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Group Rallies To Keep Books For The Blind Libraried in Philadelphia

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(Credit: Steve Tawa)

(Credit: Steve Tawa)

Steve Tawa Steve Tawa
Steve Tawa joined KYW Newsradio in 1990, and splits his time between...
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By Steve Tawa

PHILADELPHIA (CBS) — If Governor Tom Corbett’s budget plan remains unchanged, blind people in the Philadelphia will have more difficulty borrowing a book from the library.

Corbett wants the Commonwealth of Pennsylvania to move Philadelphia’s much-used audio (“talking books”) collection to Pittsburgh.

At a rally today outside the main branch of the Free Library of Philadelphia, on Logan Circle, Jim Antonacci — president of the National Federation of the Blind of Pennsylvania (at lectern in photo) — stood with his cane and guide dog, saying he can’t understand the governor’s rationale, because such a move would produce no savings.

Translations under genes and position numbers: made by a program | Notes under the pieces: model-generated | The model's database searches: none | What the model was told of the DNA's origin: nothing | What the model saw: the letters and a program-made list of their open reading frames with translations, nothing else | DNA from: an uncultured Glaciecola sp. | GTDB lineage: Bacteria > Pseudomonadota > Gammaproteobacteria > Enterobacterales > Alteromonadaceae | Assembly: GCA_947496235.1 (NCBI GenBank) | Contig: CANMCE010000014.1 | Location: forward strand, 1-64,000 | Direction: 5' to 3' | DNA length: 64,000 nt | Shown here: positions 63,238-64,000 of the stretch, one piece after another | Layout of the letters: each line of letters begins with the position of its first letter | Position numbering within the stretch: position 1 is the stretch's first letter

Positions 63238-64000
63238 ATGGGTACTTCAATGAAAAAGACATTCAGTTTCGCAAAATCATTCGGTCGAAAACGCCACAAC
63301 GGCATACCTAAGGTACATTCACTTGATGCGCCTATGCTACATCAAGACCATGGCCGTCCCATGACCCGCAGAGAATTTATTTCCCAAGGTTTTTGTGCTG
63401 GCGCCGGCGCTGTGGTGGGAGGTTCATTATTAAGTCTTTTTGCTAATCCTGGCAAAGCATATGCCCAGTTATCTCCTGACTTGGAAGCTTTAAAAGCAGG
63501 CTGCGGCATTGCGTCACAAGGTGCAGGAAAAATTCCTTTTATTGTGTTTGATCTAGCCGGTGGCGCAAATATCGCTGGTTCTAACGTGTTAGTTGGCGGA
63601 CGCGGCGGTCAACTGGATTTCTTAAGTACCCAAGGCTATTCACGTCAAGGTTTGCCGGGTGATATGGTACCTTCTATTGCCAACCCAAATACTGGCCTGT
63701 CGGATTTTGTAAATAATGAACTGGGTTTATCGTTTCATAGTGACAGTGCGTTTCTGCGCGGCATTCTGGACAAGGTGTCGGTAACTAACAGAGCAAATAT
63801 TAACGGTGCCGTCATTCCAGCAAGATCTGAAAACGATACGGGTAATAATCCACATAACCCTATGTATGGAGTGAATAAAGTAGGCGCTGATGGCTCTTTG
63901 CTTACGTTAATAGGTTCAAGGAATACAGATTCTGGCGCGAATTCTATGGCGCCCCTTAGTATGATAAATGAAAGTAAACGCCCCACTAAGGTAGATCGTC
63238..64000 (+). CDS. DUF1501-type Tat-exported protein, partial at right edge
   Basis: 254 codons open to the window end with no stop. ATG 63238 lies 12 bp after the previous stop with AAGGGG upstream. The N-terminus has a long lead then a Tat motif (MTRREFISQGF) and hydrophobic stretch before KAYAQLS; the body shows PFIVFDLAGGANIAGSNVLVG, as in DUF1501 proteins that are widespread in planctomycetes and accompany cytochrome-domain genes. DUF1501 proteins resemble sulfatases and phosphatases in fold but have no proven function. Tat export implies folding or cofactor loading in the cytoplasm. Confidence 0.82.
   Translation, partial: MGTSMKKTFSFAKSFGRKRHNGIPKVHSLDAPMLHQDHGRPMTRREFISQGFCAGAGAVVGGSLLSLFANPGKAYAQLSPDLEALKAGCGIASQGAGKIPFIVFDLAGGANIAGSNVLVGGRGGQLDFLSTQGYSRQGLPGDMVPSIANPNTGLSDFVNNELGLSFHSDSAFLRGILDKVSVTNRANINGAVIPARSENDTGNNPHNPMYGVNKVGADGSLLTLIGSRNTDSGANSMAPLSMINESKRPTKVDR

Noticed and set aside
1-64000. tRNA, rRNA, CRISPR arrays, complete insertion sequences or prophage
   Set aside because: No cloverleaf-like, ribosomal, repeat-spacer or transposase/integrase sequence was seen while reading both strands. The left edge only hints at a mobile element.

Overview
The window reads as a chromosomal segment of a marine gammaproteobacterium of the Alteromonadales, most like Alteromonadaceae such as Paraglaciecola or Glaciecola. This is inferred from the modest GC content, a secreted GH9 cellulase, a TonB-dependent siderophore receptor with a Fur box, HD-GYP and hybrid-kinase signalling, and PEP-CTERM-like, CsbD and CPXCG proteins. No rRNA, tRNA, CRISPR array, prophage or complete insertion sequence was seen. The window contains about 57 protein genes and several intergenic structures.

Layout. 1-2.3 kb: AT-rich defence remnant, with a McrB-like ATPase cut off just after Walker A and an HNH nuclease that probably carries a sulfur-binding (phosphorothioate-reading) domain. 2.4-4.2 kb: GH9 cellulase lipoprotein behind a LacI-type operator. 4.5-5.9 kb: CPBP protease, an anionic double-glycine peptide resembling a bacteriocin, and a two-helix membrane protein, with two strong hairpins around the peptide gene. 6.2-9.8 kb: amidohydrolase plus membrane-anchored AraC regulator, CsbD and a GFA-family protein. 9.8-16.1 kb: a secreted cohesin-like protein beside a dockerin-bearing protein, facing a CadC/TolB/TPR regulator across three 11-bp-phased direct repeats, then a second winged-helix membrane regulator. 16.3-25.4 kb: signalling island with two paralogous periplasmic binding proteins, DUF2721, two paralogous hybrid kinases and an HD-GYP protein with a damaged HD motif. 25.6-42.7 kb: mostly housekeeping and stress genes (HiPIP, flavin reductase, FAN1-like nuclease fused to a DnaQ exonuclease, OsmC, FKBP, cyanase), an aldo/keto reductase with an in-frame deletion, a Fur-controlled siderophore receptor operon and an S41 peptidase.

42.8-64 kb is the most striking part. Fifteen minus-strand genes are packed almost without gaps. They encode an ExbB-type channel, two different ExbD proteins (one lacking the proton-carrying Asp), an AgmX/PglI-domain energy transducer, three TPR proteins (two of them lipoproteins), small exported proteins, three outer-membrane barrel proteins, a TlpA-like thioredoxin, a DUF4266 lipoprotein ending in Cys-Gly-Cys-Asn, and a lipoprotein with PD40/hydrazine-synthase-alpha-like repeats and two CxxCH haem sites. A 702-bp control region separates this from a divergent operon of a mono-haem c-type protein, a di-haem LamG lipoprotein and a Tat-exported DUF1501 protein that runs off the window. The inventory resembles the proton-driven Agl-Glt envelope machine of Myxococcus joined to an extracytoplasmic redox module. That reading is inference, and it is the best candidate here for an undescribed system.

“Neither library for the blind wants to go ahead with this plan. Tell them, ‘Don’t take our books away!’ ” he urged the crowd.

Bob Heim, chairman of the board of trustees of the Free Library of Philadelphia (second from left in photo), says there are 17,000 clients served in Philadelphia’s five-county area, while Pittsburgh serves just 8,000.

He says the proposal came from a consultant who had minimal input from the libraries and none from the blind community.

“Nobody did any studies of what it would mean to have audio books shipped from Pittsburgh to people in the eastern part of the state,” he told the rally.

Advocates seek at least a year’s delay to more thoroughly look at the issue and come up with a more comprehensive strategic plan.

 

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